Disco balls and glowsticks illuminated Grounds Friday night as students and community members gathered to enjoy the “Disglow” themed Lighting of the Lawn. The annual event is a celebration designed to “foster unity and inclusion” among the University and greater Charlottesville communities, who were brought together through song and dance.
The event began with opening remarks and a performance by the University Singers, who sang “Virginia Hail, All Hail,” and set the tone for the evening's holiday festivities with a rendition of “Carol of the Bells.”
Several a capella, instrumental and dance groups took the stage throughout the night. Performances ranged from traditional Christmas classics such as “Jingle Bell Rock” to global genres, including contemporary Indian songs and Afrobeats.
Performances included the Virginia Gentlemen, Silhooettes and the University’s only musical group for inept singers, the No Tones. Dances included performances by the Afro-Hoos, the University Salsa Club and Virginia Di Shaan.
For students living on the Lawn, LOTL brings celebration right to their front door. Tichara Roberston, student council president and fourth-year College student, lives on the Lawn and said the student performances were a particularly special part of the night for her. Not only did she perform as part of the No Tones, but she was also able to support and enjoy her friends’ talents during her final year at the University.
“This one is a special one,” Robertson said. “I think that the Class of 2024, because it's our last one… that changes how I’m taking this one compared to the other ones. I think me living on the Lawn also changes my perspective — they're coming into my home. And it's been nice just seeing [the event] sort of develop over time.”
In the past, LOTL has had themes including “Finding Our Light,” “Illuminate’ and ‘Brighter Together.’ According to a statement on the LOTL website, this year’s “Disglow” theme is in keeping with the past years’ emphasis on LOTL as a beacon of hope that uplifts the community amid hardships.
LOTL first began to bring students, faculty and local residents together the winter following the Sept. 11, 2001 attacks. Over the years, the University tradition has adapted to meet the community’s ongoing needs. Last year’s event, held just weeks after the Nov. 13 shooting that killed three students, served as one of the first times students could come together in the wake of tragedy.
Irene Wang, a first-year student in the College, said the event allowed different corners of the University, from undergraduates to post-doctoral students, to experience tradition together.
“It's really cool to see how everyone enjoys the performances,” Wang said. “I see all my friends here, all the people from all the different clubs and everything, and it's really great to see everyone come together.”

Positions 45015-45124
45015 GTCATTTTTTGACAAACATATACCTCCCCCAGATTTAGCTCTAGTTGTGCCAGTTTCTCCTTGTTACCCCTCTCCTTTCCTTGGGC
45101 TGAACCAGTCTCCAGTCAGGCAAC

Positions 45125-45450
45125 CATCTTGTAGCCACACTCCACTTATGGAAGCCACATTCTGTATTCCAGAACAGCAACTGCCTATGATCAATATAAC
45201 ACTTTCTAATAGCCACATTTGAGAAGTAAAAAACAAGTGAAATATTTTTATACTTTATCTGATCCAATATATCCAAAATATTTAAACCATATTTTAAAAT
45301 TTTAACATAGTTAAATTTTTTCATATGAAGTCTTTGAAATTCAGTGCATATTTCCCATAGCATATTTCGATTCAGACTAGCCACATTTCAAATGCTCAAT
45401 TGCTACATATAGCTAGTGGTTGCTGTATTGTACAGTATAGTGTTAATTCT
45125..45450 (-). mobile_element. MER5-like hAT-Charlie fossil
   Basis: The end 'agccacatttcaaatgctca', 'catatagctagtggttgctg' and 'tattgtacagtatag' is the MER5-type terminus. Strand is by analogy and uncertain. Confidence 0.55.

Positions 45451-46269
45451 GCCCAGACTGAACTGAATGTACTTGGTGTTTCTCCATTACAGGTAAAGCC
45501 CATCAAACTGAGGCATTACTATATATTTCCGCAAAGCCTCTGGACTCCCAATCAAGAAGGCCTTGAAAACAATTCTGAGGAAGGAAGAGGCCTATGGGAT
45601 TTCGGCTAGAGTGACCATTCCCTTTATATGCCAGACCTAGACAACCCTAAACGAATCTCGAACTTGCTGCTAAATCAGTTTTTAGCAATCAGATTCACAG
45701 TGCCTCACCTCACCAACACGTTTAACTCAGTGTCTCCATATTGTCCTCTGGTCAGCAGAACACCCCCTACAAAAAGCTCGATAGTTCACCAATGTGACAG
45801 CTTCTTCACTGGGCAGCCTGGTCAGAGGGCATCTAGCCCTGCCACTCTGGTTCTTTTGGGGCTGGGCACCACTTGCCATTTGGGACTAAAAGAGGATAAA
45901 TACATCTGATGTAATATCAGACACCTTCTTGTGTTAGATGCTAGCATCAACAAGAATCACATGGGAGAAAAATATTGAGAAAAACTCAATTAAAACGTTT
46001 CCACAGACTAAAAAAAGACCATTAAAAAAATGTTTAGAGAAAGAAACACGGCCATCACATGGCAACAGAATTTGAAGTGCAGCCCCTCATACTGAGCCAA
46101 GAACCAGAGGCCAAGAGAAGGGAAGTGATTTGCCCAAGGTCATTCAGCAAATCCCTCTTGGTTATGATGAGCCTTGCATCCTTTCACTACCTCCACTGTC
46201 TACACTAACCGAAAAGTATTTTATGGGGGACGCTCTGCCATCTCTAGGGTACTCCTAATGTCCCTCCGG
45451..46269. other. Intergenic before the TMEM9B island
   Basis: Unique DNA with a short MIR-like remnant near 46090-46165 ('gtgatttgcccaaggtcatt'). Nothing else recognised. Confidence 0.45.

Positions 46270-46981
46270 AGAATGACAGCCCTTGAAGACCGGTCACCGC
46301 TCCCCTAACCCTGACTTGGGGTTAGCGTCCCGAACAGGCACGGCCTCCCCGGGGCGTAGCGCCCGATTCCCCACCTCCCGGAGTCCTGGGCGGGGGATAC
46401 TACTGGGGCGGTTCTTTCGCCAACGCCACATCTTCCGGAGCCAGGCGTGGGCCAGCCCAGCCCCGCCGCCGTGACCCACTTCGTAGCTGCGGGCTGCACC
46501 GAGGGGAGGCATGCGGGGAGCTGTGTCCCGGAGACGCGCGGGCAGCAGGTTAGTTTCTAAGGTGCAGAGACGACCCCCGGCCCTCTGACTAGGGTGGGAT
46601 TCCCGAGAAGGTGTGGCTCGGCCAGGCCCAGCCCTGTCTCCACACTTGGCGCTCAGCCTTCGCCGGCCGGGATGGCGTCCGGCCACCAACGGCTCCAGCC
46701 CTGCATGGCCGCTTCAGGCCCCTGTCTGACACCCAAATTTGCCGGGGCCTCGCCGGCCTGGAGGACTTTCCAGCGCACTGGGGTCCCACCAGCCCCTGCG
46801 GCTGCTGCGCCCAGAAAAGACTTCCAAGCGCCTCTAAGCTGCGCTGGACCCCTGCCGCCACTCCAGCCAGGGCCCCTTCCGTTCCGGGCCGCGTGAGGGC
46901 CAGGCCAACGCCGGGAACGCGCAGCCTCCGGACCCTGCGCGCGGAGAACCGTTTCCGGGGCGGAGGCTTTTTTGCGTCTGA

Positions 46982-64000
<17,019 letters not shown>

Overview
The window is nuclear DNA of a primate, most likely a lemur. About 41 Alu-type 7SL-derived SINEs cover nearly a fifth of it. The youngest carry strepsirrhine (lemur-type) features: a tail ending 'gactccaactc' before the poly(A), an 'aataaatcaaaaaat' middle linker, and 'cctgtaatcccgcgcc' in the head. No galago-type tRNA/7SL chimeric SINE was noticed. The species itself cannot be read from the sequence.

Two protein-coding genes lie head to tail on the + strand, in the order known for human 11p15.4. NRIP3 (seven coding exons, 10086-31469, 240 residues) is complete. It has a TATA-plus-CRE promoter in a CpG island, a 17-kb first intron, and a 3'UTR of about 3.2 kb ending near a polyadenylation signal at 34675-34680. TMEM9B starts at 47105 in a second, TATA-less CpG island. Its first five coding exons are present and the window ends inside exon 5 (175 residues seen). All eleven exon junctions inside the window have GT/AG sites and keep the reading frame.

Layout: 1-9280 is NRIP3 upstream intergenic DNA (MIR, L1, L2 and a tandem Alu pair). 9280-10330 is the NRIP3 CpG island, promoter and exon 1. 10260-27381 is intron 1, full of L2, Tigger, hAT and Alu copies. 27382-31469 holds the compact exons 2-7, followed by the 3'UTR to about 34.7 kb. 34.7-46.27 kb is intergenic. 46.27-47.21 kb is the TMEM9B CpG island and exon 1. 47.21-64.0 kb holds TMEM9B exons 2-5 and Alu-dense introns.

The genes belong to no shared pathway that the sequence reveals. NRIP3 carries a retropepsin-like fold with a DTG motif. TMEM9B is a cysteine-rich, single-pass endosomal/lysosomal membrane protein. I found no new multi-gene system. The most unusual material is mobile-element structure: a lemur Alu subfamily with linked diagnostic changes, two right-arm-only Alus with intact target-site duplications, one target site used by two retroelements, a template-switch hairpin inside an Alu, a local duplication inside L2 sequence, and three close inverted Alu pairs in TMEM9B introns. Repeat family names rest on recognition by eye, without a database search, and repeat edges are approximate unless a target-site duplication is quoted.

LOTL is not limited to just bringing students together. The event is open to the public, for Charlottesville community members and past alumni to enjoy as well.
Jack McQuarrie, Class of 2009 alum and previous Charlottesville resident, returned to the University from Washington D.C. for the event. McQuarrie said LOTL was always an enjoyable tradition with the core element of featuring music and student talent, but its audio and visual components have significantly developed since his time at the University.
“I came to a couple of [Lightings of the Lawn] but it was never like this,” McQuarrie said. “It was a lot less established, so it's very cool to see what it's turned into.”
The event is organized by the LOTL executive committee, who have been preparing for the event since the beginning of the semester. Robertson said her perspective as a student leader has given her a greater appreciation for the planning of the event.
“[Being student body president] made me appreciate the work of the people of the Lighting of the Lawn committee a lot more because I’m able to see the output and I know, in my head, how much work was put into it,” Robertson said.
Students and community members alike continued to enjoy the performances, food trucks and refreshments. A short poem was read before students put their arms around one another for a traditional singing of ‘The Good Old Song.’ A countdown to the extended light show began, and the night was concluded with over 20 minutes of music-coordinating lights.
Third-year College student Alp Ekmekcioglu attended the last two LOTLs before this year, and said the light show and music this year seemed like popular choices which many students enjoyed.
“The basic concept [of LOTL] remained the same, but … I feel like it was a lot more enjoyable, honestly,” Ekmekcioglu said. “I like seeing all the a capella groups come together and show off their singing and the light show. I feel like overall it proceeded really smoothly and it was really worth it staying for two and a half, three hours.”